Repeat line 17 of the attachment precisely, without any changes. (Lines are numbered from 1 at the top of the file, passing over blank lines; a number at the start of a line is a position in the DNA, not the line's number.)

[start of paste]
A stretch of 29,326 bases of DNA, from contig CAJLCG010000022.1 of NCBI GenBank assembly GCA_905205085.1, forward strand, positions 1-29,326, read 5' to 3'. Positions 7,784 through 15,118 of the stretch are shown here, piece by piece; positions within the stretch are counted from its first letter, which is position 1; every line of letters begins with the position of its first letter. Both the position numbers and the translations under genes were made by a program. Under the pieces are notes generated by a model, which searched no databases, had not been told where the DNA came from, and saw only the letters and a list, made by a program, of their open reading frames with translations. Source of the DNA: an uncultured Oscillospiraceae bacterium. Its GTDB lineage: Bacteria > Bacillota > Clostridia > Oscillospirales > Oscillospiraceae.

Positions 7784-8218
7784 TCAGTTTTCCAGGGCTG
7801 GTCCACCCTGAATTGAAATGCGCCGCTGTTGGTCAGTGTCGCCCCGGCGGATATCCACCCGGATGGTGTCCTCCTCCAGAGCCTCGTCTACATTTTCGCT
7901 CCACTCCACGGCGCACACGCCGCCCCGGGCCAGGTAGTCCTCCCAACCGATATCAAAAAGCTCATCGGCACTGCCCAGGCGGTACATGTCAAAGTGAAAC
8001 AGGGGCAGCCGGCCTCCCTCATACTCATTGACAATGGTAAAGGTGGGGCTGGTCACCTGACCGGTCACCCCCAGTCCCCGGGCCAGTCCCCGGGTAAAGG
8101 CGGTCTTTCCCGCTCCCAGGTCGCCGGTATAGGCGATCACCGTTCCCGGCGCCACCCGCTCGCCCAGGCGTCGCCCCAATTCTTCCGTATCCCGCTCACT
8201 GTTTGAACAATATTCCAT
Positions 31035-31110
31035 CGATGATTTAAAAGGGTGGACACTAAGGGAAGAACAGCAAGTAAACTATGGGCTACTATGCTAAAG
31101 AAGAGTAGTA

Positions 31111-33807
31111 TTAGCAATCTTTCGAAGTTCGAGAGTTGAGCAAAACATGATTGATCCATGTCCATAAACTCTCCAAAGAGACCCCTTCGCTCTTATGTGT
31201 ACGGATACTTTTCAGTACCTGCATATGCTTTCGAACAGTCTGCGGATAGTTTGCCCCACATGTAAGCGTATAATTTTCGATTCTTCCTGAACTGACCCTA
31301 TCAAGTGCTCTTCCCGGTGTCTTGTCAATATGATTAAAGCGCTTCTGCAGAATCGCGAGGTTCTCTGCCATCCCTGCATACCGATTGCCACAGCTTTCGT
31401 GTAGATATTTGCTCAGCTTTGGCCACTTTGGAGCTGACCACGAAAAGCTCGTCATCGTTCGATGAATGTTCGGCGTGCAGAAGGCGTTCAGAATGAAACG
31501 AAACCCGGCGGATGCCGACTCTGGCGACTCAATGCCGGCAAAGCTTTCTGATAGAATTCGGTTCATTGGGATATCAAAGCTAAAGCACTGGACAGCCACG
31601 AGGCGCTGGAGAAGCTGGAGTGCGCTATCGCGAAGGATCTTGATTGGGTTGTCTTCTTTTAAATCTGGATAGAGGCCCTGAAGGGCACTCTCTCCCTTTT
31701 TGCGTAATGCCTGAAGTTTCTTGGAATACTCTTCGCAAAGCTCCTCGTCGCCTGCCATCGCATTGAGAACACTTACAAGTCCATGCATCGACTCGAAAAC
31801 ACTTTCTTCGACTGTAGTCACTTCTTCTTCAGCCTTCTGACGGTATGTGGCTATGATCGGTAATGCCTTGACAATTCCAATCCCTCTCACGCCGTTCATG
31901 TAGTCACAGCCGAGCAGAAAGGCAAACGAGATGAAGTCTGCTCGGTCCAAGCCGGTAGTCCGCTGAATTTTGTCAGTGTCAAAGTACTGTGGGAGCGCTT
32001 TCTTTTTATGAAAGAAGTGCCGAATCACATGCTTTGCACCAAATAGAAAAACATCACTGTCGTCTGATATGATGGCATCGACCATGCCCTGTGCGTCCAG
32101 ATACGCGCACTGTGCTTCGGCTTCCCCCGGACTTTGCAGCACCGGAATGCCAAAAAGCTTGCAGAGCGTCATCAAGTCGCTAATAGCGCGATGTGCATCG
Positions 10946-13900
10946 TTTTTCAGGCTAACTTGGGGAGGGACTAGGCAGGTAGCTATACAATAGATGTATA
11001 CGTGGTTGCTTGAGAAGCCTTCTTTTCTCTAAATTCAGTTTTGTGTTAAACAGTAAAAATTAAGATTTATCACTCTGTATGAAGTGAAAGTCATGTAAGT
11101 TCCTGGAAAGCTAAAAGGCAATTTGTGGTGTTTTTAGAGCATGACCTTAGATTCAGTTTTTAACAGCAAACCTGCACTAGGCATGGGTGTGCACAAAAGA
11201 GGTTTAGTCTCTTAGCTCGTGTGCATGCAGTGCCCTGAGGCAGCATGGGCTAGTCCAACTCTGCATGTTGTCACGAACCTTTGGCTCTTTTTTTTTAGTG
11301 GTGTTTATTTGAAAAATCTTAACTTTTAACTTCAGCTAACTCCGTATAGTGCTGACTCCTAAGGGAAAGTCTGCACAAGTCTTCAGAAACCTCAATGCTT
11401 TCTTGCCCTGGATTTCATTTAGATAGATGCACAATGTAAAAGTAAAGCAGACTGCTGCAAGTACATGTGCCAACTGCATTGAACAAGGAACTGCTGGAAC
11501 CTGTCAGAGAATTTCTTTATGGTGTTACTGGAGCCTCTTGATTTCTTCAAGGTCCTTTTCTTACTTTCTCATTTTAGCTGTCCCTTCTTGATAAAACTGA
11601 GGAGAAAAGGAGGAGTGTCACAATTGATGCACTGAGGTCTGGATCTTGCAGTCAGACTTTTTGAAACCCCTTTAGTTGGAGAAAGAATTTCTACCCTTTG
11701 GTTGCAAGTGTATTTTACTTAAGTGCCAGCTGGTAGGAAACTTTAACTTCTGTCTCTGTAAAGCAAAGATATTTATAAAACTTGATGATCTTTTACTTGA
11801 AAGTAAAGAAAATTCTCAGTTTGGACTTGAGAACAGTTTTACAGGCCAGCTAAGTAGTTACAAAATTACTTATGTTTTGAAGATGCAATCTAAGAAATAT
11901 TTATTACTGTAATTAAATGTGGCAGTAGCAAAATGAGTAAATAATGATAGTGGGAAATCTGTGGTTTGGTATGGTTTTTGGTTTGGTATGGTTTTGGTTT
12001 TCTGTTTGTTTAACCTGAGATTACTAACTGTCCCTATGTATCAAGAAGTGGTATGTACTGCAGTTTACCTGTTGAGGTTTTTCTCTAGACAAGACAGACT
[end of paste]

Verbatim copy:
31501 AAACCCGGCGGATGCCGACTCTGGCGACTCAATGCCGGCAAAGCTTTCTGATAGAATTCGGTTCATTGGGATATCAAAGCTAAAGCACTGGACAGCCACG